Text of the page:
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Re: Optimization doing more function evaluations than claimed?

  • To: mathgroup at
  • Subject: [mg63383] Re: Optimization doing more function evaluations than claimed?
  • From: "Joshua Solomon" <J.A.Solomon at>
  • Date: Wed, 28 Dec 2005 03:55:39 -0500 (EST)
  • Sender: owner-wri-mathgroup at

I was just wondering if there had been any progress on this issue. My
problem is similar to the one that Gareth originally reported, except
instead of double or triple evaluations, mine produces sextuple
evaluations! Code follows. Two salient facts: 1) the hack Gareth
stumbled upon doesn't work for me; I don't pass secondary arguments
(each one of my arguments is a parameter) and 2) the dummy function is
just that, i.e. something that can be evaluated rapidly and produces
sextuple evaluations; I really want to use a more complicated
(4-parameter) function that cannot be evaluated rapidly.


data = {{0.01,0.01, 0.01, 0.02, 0.03, 0.05, 0.08, 0.13, 0.2, 0.32},
     {0.03, 0.02, 0.02, 0.01, 0.02, 0.04, 0.06, 0.07, 0.09, 0.13}};



FindMinimum[err = dummy[a, b, p, pMinusQ],
     {{a, 10}, {b, 0.03}, {p, 3}, {pMinusQ, 0.44}},
     EvaluationMonitor :> Print[
          "err=", err, " a=", a, " b=", b, " p=", p, " pMinusQ=",

Thanks in advance for any replies,

On 21 May 2005 07:11:52, Gareth Russell <gjr2... at> said:

> Hello again,
> Daniel Lichtblau sent me a suggestion (thanks Daniel), which led tangentially
> to the following observation: the double evaluation I described goes away if I
> remove the large secondary arguments (vectors and matrices that are the
> datasets) from the function by making them global variables. So the new
> function is
> lDistExp[b1_?NumericQ] := Module[{distQ,pMaps, logList, logLike}, distQ =
> mapExponential2[distMaps, b1]; pMaps = Map[toProbs[#] &, distQ]; logList =
> Log[MapThread[#1[[#2]] &, {pMaps, e}]]; loglike=Apply[Plus, logList];
> Print[{b1,logLike}]; logLike ]
> and distMaps and e are global.
> My practical problem is now solved, but can anyone explain why the passing of
> large numerical expressions as arguments might cause a double evaluation when
> the function is within a FindMinimum statement? Just wondering, really...
> Gareth
> On 2005-05-20 05:11:49 -0400, Gareth Russell <gjr2... at> said:
>> Hi All,
>> I have been using FindMaximize without symbolic derivatives to maximize a
>> likelihood function that operates on a large dataset. Because the process is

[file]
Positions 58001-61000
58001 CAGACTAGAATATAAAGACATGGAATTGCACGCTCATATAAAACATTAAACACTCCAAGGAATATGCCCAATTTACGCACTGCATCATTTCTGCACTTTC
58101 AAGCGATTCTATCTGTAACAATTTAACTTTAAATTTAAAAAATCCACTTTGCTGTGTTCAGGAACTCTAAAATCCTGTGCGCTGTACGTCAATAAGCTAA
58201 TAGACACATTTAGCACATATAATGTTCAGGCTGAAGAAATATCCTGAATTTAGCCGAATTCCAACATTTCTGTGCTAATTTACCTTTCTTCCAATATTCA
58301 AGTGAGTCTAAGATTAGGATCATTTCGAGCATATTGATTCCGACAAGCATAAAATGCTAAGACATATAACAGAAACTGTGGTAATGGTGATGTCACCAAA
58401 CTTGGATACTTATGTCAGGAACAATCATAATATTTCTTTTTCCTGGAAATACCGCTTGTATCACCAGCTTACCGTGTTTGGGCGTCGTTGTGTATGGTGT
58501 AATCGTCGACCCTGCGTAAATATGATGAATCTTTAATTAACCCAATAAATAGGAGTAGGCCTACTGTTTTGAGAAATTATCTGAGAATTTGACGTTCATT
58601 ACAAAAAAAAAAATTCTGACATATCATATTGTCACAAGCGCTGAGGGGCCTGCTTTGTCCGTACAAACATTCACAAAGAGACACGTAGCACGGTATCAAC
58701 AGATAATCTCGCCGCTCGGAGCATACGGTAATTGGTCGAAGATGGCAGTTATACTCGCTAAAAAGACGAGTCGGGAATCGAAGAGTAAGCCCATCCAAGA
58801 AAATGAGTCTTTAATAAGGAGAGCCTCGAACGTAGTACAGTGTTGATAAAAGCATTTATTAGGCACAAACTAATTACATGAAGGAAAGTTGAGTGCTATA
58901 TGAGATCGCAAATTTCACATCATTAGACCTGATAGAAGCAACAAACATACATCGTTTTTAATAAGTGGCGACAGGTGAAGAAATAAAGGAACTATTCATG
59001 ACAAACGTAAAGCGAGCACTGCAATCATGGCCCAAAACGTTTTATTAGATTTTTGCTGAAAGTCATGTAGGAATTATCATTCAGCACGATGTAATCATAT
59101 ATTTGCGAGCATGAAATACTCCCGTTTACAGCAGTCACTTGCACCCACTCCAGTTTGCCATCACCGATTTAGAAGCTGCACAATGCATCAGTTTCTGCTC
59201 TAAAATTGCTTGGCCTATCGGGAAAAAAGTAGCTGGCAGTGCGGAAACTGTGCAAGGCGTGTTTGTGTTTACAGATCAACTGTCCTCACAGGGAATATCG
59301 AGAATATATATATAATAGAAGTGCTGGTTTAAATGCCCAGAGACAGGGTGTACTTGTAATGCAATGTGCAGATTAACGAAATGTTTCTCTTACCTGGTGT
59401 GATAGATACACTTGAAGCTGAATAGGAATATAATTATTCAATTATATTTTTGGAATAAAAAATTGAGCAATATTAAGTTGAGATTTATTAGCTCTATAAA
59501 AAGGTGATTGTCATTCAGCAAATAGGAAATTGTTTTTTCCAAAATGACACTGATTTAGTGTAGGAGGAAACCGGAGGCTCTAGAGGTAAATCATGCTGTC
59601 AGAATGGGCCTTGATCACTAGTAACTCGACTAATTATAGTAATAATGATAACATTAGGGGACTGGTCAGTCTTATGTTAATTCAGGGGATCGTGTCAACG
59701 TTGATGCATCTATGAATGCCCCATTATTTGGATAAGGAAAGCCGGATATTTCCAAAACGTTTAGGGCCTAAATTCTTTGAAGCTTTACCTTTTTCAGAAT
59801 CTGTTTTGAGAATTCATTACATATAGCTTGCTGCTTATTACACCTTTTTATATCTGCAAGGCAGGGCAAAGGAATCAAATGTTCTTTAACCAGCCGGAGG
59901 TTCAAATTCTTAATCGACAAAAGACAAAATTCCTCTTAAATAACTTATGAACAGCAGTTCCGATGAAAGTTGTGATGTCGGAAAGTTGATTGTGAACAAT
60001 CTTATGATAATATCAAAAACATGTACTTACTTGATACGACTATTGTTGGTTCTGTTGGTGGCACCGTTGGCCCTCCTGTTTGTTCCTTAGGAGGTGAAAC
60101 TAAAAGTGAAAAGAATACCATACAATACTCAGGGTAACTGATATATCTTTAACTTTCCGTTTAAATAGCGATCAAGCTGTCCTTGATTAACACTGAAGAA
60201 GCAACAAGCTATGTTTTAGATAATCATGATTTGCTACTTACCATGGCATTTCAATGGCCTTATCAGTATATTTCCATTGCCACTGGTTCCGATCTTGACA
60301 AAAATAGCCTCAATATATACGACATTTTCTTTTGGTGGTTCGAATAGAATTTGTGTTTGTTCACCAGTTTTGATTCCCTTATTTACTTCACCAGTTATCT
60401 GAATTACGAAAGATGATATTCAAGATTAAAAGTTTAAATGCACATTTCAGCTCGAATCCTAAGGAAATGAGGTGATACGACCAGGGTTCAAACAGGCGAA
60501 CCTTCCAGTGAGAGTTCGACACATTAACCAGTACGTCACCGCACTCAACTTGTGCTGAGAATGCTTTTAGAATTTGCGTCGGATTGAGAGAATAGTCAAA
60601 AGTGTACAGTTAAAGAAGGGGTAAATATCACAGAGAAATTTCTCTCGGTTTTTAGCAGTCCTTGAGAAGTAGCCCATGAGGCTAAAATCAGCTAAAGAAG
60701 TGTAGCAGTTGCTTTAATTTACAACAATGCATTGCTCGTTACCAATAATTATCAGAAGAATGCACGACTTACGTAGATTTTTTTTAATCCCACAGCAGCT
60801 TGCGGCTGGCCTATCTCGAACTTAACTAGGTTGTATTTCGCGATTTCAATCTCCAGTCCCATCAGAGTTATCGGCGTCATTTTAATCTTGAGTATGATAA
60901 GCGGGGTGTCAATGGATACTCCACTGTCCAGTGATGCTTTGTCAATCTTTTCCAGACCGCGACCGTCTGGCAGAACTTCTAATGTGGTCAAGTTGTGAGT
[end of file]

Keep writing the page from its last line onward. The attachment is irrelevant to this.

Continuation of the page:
>> slow, I want to track progress as it happens, so I include a
>> Print[{parameter1, parameter2, ..., likelihood}] step in the function being
>> evaluated. In doing so, I have noticed that the function appears to be
>> evaluated twice for each trial of the parameter values. When I look at
>> diagnostics after the fit is complete, such as the output of the
>> EvaluationMonitor option, it shows each trial only once. For example, if
>> Mathematica claims 20 steps after the fact, the number of printed outputs is
>> always 40, in identical pairs. The 40 outputs appear evenly spaced in time,
>> and the total timing of the fitting process, compared to the timing of one
>> evaluation of the function, confirms that indeed, it was evaluated 40 times.
>> Does anyone know why (i.e., under what conditions) FindMinimum might do this?
>> You won't be able to evaluate my function, as it calls the datasets, but here
>> it is anyway, with some info:
>> lDistExp[distMaps_, e_, b1_?NumericQ] := Module[{distQ,     pMaps, logList,
>> logLike}, distQ = mapExponential2[distMaps, b1]; pMaps = Map[toProbs[#] &,
>> distQ]; logList = Log[MapThread[#1[[#2]] &, {pMaps, e}]]; loglike=Apply[Plus,
>> logList]; Print[{b1,logLike}]; logLike ] distMaps is a (large) matrix of
>> reals, e is a vector of integers, and b1 is a real.
>> The functions mapExponential2[] and toProbs[] are compiled functions (for
>> speed).
>> The function is maximized with respect to b1.
>> As a side note that may be relevant, if I load the
>> Optimization`UnconstrainedProblems` package and use the FindMinimumPlot
>> function, the target function is be evaluated THREE times per step, even
>> though the output again says just 20 steps.
>> Because the fitting procedure is necessarily slow because of dataset size, I
>> don't want to be doing more function evaluations than are necessary!
>> Thanks,
>> Gareth Russell Columbia University

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